Its collaboration with Amazon Web Services on enterprise voice technology is helping to give Dallas-based analytics technology business iOLAP a higher profile than it’s had before in the healthcare space. Cofounder and CEO Chris Jordan talked about the applications for voice in healthcare settings and a new partnership with a health system to bring voice tech into the OR in a phone interview.
Although the idea is to support a hands-free environment and limit touch in a sensitive setting like an operating room, similar to what smart glasses were intended to do, voice in healthcare can span simple tasks such as turning lights on and off to requesting specific information for clinical decision support.
Jordan said his company began working with Amazon’s ALEXA in 2015 and since then has been developing proof-of-concept and use cases for clients where voice in healthcare can have an impact and drive efficiencies. It also works in other industries beyond healthcare such as energy, retail, and law enforcement.
“We are talking about a new paradigm for interacting with systems,” Jordan said. “Voice is going to quickly start to be used for things that, without it, are difficult. I believe it will become the preferred way for people to interact with their system.”
One example Jordan used is procedure checklists for surgery prep, so that assistants could assemble OR tools according to the surgeon’s needs and preferences. It can also help physicians call up images or video they need to view in an OR or other healthcare settings.
Another benefit of voice technology is that it can allow people to keep their eyes on the task at hand and still access supplemental information they need. Although Jordan cites an example of a tool it is developing for law enforcement, that rationale could easily apply to the healthcare industry as well.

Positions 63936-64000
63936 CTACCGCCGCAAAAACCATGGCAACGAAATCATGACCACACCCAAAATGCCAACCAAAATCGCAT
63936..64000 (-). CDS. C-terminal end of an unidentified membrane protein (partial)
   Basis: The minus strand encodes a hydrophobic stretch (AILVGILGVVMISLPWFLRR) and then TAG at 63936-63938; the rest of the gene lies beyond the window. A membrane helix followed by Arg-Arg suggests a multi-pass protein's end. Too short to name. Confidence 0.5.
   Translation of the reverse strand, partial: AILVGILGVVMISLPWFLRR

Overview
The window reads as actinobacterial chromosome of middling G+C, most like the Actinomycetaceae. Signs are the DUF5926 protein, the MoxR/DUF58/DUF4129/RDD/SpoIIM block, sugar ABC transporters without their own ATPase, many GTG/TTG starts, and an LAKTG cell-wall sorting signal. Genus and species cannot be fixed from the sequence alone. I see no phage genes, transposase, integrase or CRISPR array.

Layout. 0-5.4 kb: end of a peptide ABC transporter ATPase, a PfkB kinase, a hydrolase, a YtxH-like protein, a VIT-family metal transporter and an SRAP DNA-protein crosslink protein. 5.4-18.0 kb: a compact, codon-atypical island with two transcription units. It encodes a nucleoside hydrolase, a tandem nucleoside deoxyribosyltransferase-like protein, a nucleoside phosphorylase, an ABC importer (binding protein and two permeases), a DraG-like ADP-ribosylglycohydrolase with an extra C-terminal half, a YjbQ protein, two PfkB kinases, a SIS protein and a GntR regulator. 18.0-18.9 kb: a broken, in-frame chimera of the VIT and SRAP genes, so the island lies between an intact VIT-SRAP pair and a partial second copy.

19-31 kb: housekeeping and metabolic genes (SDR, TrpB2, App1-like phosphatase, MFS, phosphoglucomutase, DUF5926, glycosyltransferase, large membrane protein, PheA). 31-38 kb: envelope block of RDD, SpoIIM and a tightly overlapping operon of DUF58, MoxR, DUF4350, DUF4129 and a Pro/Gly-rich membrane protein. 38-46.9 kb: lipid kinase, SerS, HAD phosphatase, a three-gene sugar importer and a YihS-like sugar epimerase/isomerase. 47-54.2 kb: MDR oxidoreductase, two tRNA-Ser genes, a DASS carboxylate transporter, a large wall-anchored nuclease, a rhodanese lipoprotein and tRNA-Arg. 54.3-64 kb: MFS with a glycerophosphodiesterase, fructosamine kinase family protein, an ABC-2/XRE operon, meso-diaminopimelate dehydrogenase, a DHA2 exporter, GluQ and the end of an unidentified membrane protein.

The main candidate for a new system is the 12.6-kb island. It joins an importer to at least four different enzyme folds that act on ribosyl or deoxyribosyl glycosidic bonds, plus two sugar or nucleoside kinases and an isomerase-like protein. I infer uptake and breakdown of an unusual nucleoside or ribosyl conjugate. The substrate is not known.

The company’s technology can also be used to support voice messages sent through a chatbot, such as requesting a physician to see a patient in a particular room, checking a calendar, and other self-service information requests.
Beyond Amazon, it is collaborating with a medical device manufacturer and a startup on an AI-enabled tool to bring voice to the ER. Although Jordan said iOLAP is developing voice tech applications with technology companies as well as healthcare organizations, he declined to name them.
Just a few years ago, hands-free clinical decision support was moving in the direction of smart glasses. Now voice-enabled technology is a trend. It will be interesting to see whether it gains enough momentum to break through into the mainstream of healthcare or becomes just a short-term trend.